I have been in a few environments where installing a full blown PCAP analyser is just not possible. Therefore I created a Python script that will go through a PCAP file, split up IP flows and spit it out in a JSON format. This depicts TCP and UDP flows with the amount of traffic uploaded and downloaded, it also attempts to map IP addresses to domains using DNS requests found in the same PCAP file.
Having it in the this format then allows it to be easily visualised using something like d3.
The code can be found here:
Using the HTML files you can visualise the traffic with the forced graph, colour cordinating the traffic and showing flows that have downloaded or uploaded more in a bolder line. The treemap allows you to drill down to IP address and port showing you the big hitters.
Python Scapy is required which can be installed with pip:
pip install scapy
Other packages that are required but are installed by default with python:
Locate the folder that contains your PCAP file and run the python script
The script will then loop through all the pcap files in this folder. Try to make sure the PCAP file are named appropriately so that they are parsed chronologically this will ensure the DNS mapping will be as accurate as possible.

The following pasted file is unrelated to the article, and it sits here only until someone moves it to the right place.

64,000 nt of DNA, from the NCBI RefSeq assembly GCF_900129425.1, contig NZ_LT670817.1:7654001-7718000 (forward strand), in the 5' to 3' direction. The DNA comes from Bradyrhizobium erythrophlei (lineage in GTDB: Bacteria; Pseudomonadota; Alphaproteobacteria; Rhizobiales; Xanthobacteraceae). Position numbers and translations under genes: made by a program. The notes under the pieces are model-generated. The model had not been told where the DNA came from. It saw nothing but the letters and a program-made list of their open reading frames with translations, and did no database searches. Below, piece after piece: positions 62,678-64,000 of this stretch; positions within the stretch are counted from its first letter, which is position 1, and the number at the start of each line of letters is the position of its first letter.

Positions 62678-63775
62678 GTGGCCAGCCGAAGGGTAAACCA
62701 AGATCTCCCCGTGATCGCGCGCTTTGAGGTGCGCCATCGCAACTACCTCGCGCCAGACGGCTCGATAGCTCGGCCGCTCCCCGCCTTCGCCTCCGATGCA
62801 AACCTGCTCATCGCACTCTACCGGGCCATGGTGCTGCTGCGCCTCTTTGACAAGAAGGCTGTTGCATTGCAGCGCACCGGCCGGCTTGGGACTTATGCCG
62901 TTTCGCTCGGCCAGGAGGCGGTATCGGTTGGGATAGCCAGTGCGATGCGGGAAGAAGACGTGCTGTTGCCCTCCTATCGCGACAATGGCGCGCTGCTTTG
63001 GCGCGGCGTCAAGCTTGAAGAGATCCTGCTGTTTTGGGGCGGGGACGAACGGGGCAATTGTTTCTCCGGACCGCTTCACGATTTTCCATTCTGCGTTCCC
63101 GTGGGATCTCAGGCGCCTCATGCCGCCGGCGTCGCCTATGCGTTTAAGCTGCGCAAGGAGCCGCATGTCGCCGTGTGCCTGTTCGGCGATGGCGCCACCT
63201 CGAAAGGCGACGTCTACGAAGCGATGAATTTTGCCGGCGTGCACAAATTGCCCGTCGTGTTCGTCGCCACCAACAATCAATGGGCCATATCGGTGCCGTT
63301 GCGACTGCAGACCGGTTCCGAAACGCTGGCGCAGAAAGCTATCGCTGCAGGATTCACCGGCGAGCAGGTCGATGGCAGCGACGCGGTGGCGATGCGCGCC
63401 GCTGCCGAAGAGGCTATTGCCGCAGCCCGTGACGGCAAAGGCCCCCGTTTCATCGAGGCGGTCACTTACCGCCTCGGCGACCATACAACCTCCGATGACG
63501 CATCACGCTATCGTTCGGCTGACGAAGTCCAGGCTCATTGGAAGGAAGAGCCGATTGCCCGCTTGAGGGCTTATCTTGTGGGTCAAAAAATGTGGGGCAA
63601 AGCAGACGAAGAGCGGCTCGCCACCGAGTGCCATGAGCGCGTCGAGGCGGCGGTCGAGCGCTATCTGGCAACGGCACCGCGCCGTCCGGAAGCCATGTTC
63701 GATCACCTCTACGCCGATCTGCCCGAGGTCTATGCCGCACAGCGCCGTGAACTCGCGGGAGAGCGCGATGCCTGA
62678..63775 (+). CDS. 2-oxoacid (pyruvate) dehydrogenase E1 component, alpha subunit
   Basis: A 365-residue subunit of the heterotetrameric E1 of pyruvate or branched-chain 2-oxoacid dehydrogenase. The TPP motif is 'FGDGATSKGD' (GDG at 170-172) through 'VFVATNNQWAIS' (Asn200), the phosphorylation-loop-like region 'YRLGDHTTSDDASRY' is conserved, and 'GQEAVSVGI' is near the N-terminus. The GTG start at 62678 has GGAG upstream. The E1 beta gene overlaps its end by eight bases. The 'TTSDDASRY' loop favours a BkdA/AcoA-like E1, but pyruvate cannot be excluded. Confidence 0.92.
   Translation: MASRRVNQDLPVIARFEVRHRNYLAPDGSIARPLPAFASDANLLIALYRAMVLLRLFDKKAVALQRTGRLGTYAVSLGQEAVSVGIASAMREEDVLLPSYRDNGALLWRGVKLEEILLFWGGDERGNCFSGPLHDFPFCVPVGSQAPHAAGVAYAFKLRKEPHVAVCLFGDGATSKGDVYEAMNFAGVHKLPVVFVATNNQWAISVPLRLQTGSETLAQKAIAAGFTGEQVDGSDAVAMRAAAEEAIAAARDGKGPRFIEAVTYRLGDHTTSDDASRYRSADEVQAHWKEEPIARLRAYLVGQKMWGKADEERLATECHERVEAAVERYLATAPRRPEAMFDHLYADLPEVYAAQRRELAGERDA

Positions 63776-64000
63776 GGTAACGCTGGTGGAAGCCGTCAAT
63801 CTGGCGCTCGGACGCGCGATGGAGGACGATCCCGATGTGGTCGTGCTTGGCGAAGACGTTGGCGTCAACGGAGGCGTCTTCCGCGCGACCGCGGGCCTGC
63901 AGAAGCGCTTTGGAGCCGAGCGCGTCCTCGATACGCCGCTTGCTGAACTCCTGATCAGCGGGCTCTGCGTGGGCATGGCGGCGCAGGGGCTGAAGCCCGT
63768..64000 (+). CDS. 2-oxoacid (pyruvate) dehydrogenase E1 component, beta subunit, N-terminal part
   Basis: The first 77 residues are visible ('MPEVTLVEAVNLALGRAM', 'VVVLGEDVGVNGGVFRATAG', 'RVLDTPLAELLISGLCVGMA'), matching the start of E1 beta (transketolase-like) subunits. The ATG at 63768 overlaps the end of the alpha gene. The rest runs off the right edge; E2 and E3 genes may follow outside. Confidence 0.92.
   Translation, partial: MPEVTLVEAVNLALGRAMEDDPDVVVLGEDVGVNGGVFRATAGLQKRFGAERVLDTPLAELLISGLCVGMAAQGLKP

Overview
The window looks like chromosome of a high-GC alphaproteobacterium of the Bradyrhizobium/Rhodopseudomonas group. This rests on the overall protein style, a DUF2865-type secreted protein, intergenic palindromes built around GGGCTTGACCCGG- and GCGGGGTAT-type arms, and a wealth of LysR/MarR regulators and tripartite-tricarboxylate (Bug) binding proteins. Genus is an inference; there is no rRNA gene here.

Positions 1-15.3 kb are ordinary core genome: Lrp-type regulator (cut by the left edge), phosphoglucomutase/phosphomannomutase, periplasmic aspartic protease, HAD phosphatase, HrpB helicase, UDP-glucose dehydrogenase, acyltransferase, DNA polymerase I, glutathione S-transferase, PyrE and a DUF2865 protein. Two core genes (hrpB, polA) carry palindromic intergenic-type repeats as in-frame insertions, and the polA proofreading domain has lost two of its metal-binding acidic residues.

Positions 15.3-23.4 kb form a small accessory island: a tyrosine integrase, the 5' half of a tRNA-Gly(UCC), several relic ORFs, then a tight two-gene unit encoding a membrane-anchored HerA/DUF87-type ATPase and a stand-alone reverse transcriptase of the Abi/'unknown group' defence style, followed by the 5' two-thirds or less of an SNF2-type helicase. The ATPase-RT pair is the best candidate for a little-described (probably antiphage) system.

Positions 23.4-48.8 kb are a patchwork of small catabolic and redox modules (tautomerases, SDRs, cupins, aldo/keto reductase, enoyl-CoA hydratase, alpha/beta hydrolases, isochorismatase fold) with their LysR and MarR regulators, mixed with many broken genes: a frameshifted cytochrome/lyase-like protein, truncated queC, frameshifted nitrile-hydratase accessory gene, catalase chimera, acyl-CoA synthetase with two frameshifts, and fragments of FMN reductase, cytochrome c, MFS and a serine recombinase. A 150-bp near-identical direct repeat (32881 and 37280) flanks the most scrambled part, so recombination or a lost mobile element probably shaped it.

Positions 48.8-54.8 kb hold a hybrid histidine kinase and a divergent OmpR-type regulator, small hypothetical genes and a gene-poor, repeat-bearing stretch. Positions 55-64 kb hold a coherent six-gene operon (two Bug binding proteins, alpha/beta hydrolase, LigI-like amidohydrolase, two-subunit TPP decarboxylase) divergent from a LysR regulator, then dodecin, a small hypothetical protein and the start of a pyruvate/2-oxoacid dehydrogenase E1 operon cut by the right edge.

This will create 2 JSON files: * output.json - This is the main json file which can be used to visualise the data * dnsMapping.json - This is the IP address to DNS name mappings. The script finds DNS requests in the pcap and maps IP addresses to domain names. This is the output of that mapping
You can then use the below command to launch a simple web server:
python -m SimpleHTTPServer
Then access the force map on the below url: http://127.0.0.1:8000/forced.html
and the treemap on: http://127.0.0.1:8000/treemap.html